The entire Camí de Cavalls is divided into twenty sections, the longest of which is just under 14 kilometres. You can therefore decide whether to walk the whole thing, sleeping in a different place each day, or whether you'll start from one place and tackle each section in turn. Or you can simply choose the most beautiful or closest sections to your accommodation during your holiday and just go on these. The whole of the Camí de Cavalls can be walked in seven days, although in that case you'll be looking at a daily allowance of around thirty kilometres. You will need to prepare and arrange accommodation for such a trip, as sleeping in a tent is forbidden in Menorca. In addition, finding accommodation in the off-season (perhaps early spring) can be as tricky as in the high season.

      Rocky formation surrounded by the sea on a Horse Trail in Menorca

      Wetlands, sand dunes, rocky shores and green turtles

      Among the most beautiful sections is the Camí de Cavalls route between the lighthouse on Cape Favaritx to the wetlands in the lagoon behind the village of Es Grau. In high season, bus number 43 from Mahon takes you to the Cape. In low season it's more complicated, you'll have to use two cars, a taxi or simply walk the route there and back.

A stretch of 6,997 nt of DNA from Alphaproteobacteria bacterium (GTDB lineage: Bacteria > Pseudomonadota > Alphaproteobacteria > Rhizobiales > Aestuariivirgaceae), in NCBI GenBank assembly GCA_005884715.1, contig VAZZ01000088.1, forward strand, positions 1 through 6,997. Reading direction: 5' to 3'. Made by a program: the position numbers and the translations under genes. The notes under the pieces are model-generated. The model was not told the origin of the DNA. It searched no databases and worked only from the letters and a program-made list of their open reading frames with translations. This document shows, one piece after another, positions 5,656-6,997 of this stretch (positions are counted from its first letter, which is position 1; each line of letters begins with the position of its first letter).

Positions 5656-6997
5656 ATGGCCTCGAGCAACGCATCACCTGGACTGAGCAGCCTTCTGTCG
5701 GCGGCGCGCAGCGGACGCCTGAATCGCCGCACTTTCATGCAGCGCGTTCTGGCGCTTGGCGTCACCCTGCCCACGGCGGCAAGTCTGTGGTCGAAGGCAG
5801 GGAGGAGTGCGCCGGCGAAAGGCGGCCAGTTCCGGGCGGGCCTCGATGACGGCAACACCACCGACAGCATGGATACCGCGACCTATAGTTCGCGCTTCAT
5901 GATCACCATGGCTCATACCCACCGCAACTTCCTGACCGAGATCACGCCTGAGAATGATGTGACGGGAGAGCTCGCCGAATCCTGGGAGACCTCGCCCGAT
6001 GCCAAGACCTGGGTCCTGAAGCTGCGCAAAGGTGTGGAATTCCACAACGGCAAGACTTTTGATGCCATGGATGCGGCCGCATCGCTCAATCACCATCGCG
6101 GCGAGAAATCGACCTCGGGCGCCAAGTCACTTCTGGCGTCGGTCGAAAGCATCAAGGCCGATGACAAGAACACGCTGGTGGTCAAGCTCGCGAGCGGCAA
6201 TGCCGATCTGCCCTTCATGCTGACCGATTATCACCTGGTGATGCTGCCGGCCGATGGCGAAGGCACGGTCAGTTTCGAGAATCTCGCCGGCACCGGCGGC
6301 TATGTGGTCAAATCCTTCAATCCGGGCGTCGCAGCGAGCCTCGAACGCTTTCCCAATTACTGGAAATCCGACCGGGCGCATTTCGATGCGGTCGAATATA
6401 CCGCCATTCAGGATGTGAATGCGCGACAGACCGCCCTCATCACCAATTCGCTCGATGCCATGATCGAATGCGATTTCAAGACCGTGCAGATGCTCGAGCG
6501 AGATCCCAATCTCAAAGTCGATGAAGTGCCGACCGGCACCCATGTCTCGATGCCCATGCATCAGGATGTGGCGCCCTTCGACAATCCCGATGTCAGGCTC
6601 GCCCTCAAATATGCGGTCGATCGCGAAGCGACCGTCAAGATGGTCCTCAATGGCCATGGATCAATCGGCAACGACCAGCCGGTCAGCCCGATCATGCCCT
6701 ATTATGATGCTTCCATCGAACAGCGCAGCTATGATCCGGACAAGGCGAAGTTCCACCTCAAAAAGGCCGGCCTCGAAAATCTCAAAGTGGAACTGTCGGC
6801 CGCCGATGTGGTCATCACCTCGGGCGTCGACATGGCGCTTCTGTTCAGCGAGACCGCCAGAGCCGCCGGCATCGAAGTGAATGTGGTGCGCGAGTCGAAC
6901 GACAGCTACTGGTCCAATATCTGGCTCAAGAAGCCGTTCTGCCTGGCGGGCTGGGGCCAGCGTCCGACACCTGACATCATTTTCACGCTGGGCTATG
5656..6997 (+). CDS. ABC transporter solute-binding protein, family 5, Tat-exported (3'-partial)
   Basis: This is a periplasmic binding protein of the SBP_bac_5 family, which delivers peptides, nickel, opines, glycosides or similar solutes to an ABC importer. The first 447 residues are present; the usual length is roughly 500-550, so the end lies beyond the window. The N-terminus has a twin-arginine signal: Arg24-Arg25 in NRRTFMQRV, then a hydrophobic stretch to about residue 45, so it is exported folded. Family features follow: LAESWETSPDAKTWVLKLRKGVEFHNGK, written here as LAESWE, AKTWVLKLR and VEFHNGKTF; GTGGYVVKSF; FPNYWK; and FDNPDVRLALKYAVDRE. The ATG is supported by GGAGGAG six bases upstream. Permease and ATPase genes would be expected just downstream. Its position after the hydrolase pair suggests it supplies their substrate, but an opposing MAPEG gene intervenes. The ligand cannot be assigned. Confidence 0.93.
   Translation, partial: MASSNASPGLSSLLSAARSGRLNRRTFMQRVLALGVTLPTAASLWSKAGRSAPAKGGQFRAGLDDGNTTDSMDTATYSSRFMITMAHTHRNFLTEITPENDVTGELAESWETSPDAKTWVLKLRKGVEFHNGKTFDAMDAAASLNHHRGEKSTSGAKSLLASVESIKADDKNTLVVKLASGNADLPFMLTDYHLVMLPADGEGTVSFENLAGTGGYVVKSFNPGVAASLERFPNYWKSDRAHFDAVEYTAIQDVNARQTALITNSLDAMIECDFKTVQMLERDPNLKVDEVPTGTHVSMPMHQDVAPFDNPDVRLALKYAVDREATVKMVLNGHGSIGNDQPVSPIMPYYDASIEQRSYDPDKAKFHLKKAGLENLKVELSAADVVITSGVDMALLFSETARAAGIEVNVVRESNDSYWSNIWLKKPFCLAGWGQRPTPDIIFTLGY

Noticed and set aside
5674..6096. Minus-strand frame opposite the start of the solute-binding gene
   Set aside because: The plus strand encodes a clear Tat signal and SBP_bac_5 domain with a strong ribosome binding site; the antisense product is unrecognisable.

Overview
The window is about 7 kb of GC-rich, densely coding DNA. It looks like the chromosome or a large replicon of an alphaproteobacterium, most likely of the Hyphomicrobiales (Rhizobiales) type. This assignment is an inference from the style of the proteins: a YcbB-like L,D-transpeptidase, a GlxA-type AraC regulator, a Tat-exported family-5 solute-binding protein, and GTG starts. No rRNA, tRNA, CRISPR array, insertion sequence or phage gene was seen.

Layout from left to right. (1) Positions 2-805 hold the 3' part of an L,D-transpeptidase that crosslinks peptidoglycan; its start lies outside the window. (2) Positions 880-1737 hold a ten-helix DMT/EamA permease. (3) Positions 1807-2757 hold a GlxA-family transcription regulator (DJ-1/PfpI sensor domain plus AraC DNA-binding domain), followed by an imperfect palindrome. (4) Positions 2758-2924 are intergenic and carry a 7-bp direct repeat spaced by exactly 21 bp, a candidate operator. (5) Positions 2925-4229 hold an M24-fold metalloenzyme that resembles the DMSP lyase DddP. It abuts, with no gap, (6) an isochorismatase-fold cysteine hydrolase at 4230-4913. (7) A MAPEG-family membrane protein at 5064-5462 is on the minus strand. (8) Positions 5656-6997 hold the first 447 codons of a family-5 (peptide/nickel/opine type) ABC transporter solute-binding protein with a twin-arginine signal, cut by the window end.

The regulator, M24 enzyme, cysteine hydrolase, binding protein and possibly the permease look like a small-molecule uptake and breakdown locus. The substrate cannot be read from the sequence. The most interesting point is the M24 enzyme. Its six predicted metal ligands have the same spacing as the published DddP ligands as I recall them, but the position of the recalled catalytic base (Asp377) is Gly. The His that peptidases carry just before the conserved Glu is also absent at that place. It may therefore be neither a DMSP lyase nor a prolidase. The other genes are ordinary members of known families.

Along the way, you will hike along the beautiful rocky coastline, walk in the shade of the Halep pines, wander through low stands of Fenian juniper and yam trees and through sand dunes. Keep in mind that you are in the Albufera des Grau Nature Park, so please do not wander off the marked trails. Feel free to swim in the sea, the water is crystal clear and most of the beaches are sheltered from the sea in small coves. You'll come across the first beach, Cala Presili, after about a kilometre and a half, with Platja de Capifort a few hundred metres along the route.